NHL 16 Needs To Put In Some Solid Shifts – The series needs a raft of positive changes from the train wreck that was NHL 15, so it's hard to pick just one thing that this year's title needs to do. Therefore, all we ask is that the gameplay is solid. We realize how deceptively simple that sounds, but there are specific things the game can do on this front such as closing down the money goals and your A.I. teammates putting themselves in the right places to support you. Gameplay certainly isn't the only area the title needs to work on, but fixing these issues is the place to start.

Does Rory Have Enough Courses? – EA Sports' golf series took a year off to acclimate itself to the new systems, and we hope that the franchise doesn't take long to ramp up to full speed. Up until this point EA has mainly talked about how much more open the load-free courses are, but out-of-the-box the game only has eight real-life courses. EA says that more will be added for free after launch and there will be fantasy courses, but we're curious how the course selection feels when we're going through a tour in the Tour Pro career mode.

Regardless of the actual number of real courses the game does or does not have, the loss of Augusta and the Masters due to licensing is a particularly big blow because the Masters was a nice focus for the game's career mode. Rory PGA Tour has XP, attributes, customization, and all those nice career mode things, but if the tour itself becomes a repetitive slog through the same courses, the whole mode is going to grind to a halt.

Sustaining The Golf Club – HB Studios isn't putting out a new iteration of The Golf Club per se, but its goal is to keep building on to the existing game via free and paid updates. We were glad that a career mode was added, and we'd like to see more piled on to this mode to fill it out. While the progressive tour tiers are cool, since the game doesn't have golfer attributes, we'd like to see more winnable outfits, course objects, etc. to make us feel special as we play the career mode.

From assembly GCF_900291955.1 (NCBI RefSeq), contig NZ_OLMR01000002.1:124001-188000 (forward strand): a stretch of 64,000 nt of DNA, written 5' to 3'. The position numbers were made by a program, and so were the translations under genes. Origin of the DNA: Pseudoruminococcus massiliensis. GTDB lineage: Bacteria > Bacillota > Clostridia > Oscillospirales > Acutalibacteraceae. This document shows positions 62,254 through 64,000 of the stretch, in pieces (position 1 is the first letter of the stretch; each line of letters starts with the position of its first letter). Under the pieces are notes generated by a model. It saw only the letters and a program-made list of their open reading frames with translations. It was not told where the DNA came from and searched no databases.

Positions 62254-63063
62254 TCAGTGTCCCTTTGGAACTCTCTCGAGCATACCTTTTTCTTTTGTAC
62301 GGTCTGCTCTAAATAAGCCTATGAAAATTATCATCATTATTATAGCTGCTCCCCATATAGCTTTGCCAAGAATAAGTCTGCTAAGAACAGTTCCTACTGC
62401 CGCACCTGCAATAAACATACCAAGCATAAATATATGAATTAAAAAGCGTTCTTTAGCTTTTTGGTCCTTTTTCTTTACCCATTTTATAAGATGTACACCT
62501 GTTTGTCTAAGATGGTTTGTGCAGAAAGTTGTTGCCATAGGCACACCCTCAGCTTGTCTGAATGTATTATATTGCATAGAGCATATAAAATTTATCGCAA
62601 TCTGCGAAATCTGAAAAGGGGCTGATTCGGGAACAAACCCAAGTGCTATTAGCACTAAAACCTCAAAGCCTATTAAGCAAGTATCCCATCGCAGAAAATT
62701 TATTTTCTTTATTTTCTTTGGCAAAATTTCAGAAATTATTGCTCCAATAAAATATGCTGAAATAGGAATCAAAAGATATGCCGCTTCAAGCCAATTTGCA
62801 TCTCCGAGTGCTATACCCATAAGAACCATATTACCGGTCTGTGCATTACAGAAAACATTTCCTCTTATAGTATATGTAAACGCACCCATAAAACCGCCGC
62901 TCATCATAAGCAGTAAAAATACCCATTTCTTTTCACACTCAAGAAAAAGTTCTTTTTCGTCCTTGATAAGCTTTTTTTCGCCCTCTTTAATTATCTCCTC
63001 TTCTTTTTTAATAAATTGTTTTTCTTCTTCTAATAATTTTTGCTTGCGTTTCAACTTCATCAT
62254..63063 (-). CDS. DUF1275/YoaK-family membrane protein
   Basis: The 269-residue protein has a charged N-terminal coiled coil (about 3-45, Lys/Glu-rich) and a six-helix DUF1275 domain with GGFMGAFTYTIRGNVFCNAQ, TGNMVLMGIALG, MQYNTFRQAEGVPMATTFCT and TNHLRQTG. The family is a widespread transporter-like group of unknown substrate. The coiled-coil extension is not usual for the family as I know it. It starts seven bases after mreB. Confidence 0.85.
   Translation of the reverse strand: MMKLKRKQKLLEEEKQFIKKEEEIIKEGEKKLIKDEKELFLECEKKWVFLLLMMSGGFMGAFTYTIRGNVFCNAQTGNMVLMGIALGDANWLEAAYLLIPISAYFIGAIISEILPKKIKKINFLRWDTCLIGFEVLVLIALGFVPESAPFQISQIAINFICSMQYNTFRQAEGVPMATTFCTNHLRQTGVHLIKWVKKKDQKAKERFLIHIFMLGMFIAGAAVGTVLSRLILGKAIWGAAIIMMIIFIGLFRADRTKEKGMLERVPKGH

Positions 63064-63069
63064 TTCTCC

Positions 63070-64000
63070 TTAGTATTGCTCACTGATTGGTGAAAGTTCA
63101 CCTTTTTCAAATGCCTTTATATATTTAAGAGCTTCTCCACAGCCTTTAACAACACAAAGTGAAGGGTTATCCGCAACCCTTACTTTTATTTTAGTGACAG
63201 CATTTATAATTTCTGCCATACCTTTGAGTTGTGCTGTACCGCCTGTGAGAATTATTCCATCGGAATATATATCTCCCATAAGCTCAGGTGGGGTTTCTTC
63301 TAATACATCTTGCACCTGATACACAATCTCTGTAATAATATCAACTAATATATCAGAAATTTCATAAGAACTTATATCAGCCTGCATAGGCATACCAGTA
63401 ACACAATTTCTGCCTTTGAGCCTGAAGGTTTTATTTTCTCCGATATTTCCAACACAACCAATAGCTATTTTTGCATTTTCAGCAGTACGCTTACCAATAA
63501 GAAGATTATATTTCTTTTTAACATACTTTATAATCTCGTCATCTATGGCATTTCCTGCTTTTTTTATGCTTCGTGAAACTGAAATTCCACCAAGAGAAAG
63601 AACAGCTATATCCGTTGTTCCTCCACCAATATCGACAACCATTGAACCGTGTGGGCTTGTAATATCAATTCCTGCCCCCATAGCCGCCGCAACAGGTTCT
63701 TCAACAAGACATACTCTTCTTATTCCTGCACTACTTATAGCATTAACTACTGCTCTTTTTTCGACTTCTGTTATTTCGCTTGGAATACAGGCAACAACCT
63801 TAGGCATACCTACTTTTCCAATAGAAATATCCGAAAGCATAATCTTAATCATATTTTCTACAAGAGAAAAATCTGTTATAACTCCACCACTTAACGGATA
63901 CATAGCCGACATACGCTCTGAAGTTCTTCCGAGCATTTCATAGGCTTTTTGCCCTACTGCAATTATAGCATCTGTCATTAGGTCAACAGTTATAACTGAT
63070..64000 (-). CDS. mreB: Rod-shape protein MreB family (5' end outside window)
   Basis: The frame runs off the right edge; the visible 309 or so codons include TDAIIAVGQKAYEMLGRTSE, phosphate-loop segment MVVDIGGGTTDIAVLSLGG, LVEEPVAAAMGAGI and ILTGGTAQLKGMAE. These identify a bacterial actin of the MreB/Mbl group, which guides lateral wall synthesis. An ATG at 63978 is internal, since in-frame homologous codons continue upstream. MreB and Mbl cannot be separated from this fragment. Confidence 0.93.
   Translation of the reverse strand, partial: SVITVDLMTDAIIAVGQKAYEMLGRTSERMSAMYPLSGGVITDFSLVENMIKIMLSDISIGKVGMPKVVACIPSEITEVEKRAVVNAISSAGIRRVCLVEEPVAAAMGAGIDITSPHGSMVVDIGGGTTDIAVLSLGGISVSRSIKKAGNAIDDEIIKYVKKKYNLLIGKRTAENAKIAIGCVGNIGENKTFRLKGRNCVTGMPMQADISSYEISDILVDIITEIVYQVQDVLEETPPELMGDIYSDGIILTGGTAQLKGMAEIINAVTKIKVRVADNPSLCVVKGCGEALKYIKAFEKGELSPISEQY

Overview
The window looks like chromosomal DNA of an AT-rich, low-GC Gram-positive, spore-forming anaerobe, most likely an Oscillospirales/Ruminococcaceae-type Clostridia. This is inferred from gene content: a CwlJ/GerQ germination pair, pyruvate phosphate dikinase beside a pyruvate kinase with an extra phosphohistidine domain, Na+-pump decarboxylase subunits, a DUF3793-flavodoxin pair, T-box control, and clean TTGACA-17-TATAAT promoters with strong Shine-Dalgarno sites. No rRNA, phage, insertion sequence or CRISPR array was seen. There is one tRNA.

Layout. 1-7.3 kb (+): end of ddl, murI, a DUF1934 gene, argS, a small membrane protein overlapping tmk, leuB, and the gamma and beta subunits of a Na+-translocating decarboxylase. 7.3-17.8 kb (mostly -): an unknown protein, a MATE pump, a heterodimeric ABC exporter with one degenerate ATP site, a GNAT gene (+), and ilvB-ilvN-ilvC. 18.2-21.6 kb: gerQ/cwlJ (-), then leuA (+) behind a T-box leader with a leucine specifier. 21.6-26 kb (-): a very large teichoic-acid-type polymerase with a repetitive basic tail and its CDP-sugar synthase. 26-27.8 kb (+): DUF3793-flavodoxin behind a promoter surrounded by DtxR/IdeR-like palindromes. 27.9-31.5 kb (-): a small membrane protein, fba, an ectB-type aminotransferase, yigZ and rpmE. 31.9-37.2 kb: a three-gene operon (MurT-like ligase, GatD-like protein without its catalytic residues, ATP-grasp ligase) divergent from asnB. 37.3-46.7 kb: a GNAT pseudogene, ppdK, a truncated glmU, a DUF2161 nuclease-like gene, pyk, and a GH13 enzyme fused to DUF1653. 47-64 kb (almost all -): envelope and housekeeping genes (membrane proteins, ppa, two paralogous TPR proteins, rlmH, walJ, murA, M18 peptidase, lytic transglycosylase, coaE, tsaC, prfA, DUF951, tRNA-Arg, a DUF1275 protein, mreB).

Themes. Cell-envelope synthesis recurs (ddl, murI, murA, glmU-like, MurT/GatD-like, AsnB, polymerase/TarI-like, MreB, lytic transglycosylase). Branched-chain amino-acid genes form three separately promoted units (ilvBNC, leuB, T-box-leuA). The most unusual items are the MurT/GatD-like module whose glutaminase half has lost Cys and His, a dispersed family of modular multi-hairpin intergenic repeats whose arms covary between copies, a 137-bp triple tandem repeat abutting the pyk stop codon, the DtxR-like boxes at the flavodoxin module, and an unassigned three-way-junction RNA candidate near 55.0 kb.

NBA Live 16 Has A Lot Of Work To Do – This franchise has a long way to go to not only threaten NBA 2K, but to even be a good sports title in general. So while this article is about the one thing that each franchise needs to nail in order for this year's entry to be successful, in the case of NBA Live 16, developer EA Tiburon has its work cut out for it in multiple areas. Tightening the controls and animations, better A.I. for your opponents and teammates, and game modes worth visiting all need to be addressed. It's still early days for the ongoing reboot of the franchise and there's a lot of work to be done, but now that the series isn't perpetually being delayed hopefully the developers can start chipping away at Live's laundry list.

FIFA 16's Free Ball – The FIFA franchise is the best all-around sports series going, and we're naturally excited for this year's title for a variety of reasons, from the addition of the women's national teams to the new off-the-ball control initiated by holding the left bumper. On that point, the series has been getting better about how the players act both when they have the ball and when it's in space, and FIFA 16 needs to continue this trajectory.

In our playing time with the game at E3, we both saw the usefulness and effective implementation of the new off the ball control, as well as some odd moments where the ball took some weird deflections and shots that didn't seem appropriate in relation to the power gauge. Overall, the gameplay felt a little looser – something that could be good as it means the player and ball truly are separate entities, or could further muddy the game's animations and player collision system. FIFA 16 doesn't come out until September 22, so there should be enough time to make it all come together in the end.


What's the one thing you want to see these games address for this year's iteration? Please add your opinions below in the comments section!